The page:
The European Union will launch a €37 billion investment initiative as part of a package of measures to cushion the bloc's economies from the impact of coronavirus, European Commission President Ursula von der Leyen said.
Other steps the EU's executive will take include giving member states flexibility on budget deficits and state aid, von der Leyen told a news conference.
The move is meant to grant full spending flexibility to Italy, the European country so far most affected by the crisis.
The EU will also use €1 billion of EU money to guarantee up to €8 billion in loans to 100,000 virus-hit firms in tourism, retail, transport and other ailing sectors, von der Leyen said.
"I am convinced that the European Union can withstand this shock," she said.
"But each member state needs to live up to its full responsibility and the European Union as a whole needs to be determined, coordinated and united," she added.
Von der Leyen did not provide details on where the pledged money would come from.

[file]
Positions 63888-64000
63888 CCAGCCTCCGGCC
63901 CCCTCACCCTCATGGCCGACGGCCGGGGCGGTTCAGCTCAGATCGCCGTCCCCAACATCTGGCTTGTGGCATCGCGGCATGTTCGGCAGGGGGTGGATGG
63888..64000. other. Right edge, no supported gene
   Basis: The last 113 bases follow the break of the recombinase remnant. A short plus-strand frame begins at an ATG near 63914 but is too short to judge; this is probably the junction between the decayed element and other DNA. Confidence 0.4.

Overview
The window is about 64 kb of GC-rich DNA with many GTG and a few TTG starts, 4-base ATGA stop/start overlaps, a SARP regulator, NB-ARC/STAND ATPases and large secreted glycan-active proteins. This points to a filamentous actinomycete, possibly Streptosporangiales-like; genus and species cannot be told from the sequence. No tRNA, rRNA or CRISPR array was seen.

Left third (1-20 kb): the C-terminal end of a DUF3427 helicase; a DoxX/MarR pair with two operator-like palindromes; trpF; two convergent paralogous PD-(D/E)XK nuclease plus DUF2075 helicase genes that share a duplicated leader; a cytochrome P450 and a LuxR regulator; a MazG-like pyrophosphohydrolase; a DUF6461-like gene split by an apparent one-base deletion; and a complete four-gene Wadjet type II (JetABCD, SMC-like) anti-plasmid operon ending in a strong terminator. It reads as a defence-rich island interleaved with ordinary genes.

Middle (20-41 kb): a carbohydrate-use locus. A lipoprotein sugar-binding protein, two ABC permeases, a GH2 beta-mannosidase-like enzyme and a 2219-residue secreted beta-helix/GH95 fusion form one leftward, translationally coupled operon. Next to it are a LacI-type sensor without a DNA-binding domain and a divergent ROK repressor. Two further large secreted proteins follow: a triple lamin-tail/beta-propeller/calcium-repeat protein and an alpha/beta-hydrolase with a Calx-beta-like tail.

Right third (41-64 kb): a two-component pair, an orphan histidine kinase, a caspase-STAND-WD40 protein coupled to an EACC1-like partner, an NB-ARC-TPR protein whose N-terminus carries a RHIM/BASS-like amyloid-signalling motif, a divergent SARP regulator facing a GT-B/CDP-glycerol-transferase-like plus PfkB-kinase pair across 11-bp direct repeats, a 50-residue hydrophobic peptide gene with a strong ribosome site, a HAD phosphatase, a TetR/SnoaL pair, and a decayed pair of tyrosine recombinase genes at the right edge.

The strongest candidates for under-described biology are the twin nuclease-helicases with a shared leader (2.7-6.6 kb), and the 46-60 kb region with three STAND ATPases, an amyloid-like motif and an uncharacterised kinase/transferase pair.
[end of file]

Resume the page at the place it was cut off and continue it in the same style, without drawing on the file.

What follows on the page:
Earlier this week she announced a €25 billion investment plan based exclusively on existing EU funds already committed to EU states.
Meanwhile, the European Commission is ready to activate a clause in EU fiscal rules that would allow a suspension of budget commitments by countries most affected by the coronavirus crisis, the EU executive's vice president said today.
"We stand ready to activate the general escape clause to accommodate a more general fiscal policy support," Valdis Dombrovskis told a news conference.
"This clause would suspend the fiscal adjustment recommended" and can be triggered in case of a severe downturn, Dombrovskis said.